NASCAR Cup Series director Jay Fabian has stepped away from his role in response to multiple animal cruelty charges.
According to court documents filed in Mecklenburg County, Fabian is facing two felony counts of cruelty to animals and one misdemeanor charge of the same violation. A hearing is scheduled for Sept. 27.
An arrest warrant issued Aug. 20 by the Mecklenburg County Police Department states that an incident occurred July 21 in which Fabian, “did, intentionally and with malice, deprive his dog, Jasper, of all necessary sustenance in which to live, causing the animal to suffer unjustifiable pain, suffering, and death in a torturous and cruel manner.”
The arrest warrant for the other felony charge states that Fabian, “did cause torment and unnecessary suffering (extreme dehydration and starvation almost to the point of death) of his dog, Aubrey, by the malicious and cruel omission of care and neglect.”
The final warrant for the misdemeanor charge states that Fabian, “unlawfully and willfully did intentionally torment and deprive of necessary sustenance an animal, a dog named Roscoe owned by Jay Fabian.”
FOX Sports first reported the temporary leadership transition at NASCAR, indicating that several people will fill in to cover Fabian’s duties. Kip Childress, assistant director of the NASCAR Cup Series, will assume many of Fabian’s day-to-day responsibilities. Xfinity Series director Wayne Auton and Truck Series managing director Brad Moran will handle race control duties during this Saturday’s Cup race at Daytona International Speedway.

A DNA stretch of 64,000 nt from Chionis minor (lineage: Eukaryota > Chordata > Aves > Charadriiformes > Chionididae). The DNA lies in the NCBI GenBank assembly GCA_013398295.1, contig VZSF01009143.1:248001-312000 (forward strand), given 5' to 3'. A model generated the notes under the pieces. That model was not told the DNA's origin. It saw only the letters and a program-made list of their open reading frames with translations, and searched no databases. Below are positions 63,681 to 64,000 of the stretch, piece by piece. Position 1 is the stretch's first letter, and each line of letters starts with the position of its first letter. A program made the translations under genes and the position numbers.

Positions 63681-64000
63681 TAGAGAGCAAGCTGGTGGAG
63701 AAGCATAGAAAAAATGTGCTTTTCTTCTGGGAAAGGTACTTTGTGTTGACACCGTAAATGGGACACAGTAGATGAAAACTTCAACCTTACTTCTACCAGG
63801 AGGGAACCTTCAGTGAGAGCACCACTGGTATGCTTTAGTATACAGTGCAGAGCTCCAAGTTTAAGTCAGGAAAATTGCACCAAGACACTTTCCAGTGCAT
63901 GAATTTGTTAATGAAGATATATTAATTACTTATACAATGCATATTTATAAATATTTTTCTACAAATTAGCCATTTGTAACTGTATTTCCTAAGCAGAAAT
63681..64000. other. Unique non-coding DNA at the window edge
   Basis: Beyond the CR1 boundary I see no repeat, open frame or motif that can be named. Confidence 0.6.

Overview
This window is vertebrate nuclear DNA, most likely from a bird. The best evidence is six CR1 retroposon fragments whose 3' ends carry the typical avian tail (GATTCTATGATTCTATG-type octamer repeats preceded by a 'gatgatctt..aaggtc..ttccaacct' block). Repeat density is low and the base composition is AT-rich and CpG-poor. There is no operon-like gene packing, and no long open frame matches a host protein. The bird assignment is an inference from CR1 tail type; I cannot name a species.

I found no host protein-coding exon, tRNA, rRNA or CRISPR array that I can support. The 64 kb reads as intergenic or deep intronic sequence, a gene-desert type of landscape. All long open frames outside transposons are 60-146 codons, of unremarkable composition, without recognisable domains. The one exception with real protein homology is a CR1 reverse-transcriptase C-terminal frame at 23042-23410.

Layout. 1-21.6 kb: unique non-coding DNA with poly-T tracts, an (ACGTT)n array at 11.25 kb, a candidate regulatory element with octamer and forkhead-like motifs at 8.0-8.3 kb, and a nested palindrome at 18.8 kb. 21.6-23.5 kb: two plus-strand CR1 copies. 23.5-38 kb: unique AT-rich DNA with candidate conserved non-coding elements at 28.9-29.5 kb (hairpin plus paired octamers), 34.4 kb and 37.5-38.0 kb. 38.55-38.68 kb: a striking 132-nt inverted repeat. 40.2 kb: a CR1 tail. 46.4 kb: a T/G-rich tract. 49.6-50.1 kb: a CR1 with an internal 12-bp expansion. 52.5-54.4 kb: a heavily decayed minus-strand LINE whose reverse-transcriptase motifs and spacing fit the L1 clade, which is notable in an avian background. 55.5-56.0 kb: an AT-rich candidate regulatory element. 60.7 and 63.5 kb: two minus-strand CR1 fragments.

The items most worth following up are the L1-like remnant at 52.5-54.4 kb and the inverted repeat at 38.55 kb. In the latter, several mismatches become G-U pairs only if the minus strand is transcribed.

In a statement, NASCAR said in full:
“NASCAR takes the situation seriously, and will continue to gather information as it becomes available. Jay Fabian will step back from his role until this matter is resolved. NASCAR will have no further comment.”
Fabian has served as the managing director for NASCAR’s top series since 2019. He previously served as the managing director of technical integration for NASCAR, which included duties conducting post-race technical inspections for all three national series. He also formerly served as an over-the-wall crew member, tire changer and occasionally jack man in the lower-level Xfinity Series, and he was a shop foreman at Michael Waltrip Racing between 2007 and its closure in 2015.
NASCAR’s rules require that any member charged with violating the law, meaning a misdemeanor and/or felony, notify NASCAR prior to the next scheduled event or within 72 hours of being charged, whichever is earlier.